It’s not enough to be able to eat and drink on an easy ride or at calm moments. You must be able eat and drink even during a long series of attacks, on a climb, while descending or on a twisty stretch. Make your fueling and drinking schedule and stick to it no matter where you are on a training ride.Contact Wenzel Coaching Today
While checking comfort and eating and drinking, be sure to ask your stomach how it is doing. Keep track of whether any particular foods or drinks cause problems so you can avoid them in races. Keep track of what foods and how much makes your belly feel good. If you can’t keep your tummy happy with the current amount of calories or energy intake, make a note to seek out some new options.
Training efficiency also falls rapidly if you overheat or become too cold, so while you are checking everything else, check your temperature. If you are wet with sweat, your body is struggling to cool itself. Blood that could be carrying oxygen to muscles is instead carrying heat to your skin. On a hot day that may be unavoidable, but if you have any clothing left to strip, strip it before you really sweat. If you have plain water, spray yourself when you start getting hot. Those two habits can win or lose a race.
Cold muscles are weaker and less efficient than warm ones. Keeping the body at a good temperature boosts power and endurance in races, but you won’t remember to strip or add garments in the heat of battle, or even know what to wear, if you don’t make a habit of checking temperature and changing clothing in training.
Working on Skills
Every corner you take is an opportunity to work on efficient cornering. Every ride with another rider is an opportunity to improve your drafting and close riding skills. Every ride, solo or group, is an opportunity to work on being smooth rather than surging, riding a line rather than wobbling and riding defensively rather than making yourself a victim. Every stop sign or light is an opportunity to improve your track-stand. Every pothole or manhole cover is an opportunity to work on your bunny-hop. Stay aware of your surroundings, even as you are aware of what’s going on all over your body. Practice the skills that go with what you see.
We’re deep into this article and we still haven’t even touched on how hard you are training, so yeah, along with everything else, make sure you are making the right heart rate or power. Check back often enough to be sure to stay in zone. If you tend to drift up a lot, check in frequently. If you tend to drift below the endurance-training zone, you have your zone set too high, or you are tired and should be taking a recovery day rather than pushing yourself.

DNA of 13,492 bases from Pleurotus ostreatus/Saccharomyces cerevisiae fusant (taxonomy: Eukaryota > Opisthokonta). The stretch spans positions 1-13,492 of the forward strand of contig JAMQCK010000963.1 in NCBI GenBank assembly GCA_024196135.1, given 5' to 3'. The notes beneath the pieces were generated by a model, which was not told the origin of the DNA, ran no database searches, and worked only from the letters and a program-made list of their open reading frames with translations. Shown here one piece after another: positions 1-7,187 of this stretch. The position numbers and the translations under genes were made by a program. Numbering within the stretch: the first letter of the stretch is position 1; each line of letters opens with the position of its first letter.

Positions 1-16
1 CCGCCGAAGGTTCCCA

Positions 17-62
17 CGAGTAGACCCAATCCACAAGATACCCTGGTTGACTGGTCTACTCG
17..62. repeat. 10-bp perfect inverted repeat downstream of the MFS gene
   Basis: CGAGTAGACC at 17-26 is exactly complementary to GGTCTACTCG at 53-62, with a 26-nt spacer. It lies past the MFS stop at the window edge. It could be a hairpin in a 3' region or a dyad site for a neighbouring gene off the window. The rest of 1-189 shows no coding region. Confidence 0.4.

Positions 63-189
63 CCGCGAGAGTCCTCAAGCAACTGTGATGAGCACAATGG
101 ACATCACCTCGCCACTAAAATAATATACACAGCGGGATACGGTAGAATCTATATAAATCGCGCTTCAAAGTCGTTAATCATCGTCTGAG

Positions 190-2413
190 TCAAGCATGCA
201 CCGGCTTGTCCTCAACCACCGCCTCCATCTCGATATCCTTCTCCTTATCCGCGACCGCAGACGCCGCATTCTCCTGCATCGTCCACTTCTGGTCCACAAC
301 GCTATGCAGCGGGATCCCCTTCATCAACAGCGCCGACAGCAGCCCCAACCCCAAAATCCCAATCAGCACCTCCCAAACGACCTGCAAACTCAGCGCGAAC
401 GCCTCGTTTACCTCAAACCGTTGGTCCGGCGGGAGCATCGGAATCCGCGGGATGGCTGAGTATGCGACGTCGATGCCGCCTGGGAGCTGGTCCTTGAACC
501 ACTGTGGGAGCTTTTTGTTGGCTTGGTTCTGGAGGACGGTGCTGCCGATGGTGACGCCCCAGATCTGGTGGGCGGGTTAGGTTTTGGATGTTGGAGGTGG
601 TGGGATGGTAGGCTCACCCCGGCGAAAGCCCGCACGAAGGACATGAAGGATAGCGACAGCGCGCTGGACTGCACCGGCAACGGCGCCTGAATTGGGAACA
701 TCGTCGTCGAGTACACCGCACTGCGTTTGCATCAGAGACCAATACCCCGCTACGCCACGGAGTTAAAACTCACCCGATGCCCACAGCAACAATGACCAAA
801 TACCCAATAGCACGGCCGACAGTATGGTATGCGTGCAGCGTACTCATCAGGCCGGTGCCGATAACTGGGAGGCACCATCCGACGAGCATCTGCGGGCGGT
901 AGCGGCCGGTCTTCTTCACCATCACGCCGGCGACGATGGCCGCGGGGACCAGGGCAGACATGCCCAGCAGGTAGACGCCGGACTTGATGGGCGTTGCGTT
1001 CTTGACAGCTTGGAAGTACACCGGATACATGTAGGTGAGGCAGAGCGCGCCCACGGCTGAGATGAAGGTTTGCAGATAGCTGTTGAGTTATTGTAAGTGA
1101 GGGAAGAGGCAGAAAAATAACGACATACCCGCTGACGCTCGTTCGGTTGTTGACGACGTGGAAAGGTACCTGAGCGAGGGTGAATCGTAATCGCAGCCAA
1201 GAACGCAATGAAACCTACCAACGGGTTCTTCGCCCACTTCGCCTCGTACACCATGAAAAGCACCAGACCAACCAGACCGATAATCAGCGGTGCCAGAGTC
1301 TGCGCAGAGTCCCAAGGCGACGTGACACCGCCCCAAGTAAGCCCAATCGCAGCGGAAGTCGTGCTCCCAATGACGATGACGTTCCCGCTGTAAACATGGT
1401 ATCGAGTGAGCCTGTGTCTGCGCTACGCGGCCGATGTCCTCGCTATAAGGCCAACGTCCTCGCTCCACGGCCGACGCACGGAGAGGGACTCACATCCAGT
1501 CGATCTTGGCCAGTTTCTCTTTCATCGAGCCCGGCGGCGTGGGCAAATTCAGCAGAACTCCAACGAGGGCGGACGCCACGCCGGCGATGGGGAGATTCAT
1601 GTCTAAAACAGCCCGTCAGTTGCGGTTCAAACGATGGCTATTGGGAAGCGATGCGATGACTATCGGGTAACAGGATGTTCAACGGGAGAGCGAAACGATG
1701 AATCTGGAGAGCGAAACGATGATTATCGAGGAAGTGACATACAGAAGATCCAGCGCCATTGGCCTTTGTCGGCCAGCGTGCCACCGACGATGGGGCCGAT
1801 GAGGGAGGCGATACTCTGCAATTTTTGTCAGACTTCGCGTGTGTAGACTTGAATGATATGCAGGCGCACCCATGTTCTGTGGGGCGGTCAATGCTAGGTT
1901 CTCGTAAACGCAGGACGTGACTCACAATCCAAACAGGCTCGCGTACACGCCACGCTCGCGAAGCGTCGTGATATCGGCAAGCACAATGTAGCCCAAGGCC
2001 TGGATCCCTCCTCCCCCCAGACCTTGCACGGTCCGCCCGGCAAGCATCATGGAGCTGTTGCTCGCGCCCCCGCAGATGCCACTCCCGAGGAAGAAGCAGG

With so many things to repeatedly check in on, most riders find it almost impossible to do a good training ride while listening to tunes or watching video, while a very few are so distractible that they need tunes to block out all the other noise.
Many riders get so absorbed by their power numbers that they have difficulty focusing on all the important variables. Few riders in their first years can stay properly attuned on a group ride. I heard an interview recently with an elite ultra-distance runner. He explained that when he’s out on a 100-mile run, which takes all day and all night, people often want to talk with him. He tries to be polite and friendly but is really tempted to tell them to shut up so he can focus. As he says, “I’m trying to work here.”
After a few years of practice, you may be able to attend to all the important things subconsciously, even while chatting with teammates, but even elite riders who do that tend to get very quiet once in a while when they are noticing or correcting something that is not quite right.
Too Busy to Be Bored
If you are making good use of your endurance training time, you can’t possibly be bored. There are too many things to think about. Only the habits that are strongly established in training are going to survive in the heat of battle. If you want to be efficient, strong and confident in races, you have to train away anything that might keep you from getting there. Practice your position, cadence, pedaling movements, nutrition, hydration and relaxation on every ride. Above all, be aware in endurance training so you can perform optimally in races.
If you have many things to work on, you won’t be able to keep them all in mind at once, so pick a few things on which to focus. When you’ve made a bit of progress, add more items. Then you’ll be making rapid progress toward elite performance, and, as a bonus, you’ll rarely be bored on the bike.
Scott Saifer. M.S. and the coaches of Wenzel Coaching will help you figure out what you need to work on to improve your cycling and then help you train for the desired improvements. To inquire about working with Scott, call 503-233-4346 or visit us on the web at www.WenzelCoaching.com.
This article first appeared in ROAD Magazine in May of 2014